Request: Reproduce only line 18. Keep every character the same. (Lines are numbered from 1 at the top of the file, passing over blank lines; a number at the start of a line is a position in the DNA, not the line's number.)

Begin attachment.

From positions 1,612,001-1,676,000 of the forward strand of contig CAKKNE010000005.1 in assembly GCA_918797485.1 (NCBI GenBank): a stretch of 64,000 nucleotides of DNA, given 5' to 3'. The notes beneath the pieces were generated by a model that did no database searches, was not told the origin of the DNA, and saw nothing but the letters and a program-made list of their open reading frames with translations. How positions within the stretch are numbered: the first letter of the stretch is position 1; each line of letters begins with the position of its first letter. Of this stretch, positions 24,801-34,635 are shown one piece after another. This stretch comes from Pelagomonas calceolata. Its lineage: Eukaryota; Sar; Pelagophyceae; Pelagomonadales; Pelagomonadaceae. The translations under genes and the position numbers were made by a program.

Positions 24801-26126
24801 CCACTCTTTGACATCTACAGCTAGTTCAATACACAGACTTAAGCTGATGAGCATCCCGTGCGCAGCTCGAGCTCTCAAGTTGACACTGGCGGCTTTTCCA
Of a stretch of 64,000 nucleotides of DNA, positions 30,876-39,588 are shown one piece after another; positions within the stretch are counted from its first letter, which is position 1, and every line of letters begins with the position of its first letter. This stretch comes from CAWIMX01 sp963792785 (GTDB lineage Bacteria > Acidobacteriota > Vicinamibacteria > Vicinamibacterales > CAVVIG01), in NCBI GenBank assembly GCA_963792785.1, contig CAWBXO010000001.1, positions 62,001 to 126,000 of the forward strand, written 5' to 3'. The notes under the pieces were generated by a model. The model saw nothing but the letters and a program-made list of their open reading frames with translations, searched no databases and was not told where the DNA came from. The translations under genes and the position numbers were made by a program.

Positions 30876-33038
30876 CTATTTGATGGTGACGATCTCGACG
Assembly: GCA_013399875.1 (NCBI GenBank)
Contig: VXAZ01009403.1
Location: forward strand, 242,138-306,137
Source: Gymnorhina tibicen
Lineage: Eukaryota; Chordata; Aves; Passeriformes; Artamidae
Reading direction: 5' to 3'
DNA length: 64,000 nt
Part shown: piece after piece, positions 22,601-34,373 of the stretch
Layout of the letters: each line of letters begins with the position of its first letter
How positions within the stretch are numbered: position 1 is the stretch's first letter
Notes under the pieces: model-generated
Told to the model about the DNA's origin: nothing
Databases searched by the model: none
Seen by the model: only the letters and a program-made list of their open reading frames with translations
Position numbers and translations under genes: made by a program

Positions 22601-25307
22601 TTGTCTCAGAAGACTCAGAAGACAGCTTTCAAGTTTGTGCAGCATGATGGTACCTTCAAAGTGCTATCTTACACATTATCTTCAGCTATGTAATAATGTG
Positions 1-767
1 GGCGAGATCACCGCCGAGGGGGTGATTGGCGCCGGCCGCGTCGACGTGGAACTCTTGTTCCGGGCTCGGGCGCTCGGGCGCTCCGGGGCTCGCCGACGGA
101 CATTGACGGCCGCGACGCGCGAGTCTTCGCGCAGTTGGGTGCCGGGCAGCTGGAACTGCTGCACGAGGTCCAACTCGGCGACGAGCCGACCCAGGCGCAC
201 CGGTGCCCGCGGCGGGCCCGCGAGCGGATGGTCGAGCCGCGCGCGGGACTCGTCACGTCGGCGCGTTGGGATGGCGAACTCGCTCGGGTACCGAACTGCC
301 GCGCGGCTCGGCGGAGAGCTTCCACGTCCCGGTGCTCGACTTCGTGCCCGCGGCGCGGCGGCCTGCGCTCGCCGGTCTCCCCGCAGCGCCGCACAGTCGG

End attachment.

Told to the model about the DNA's origin: nothing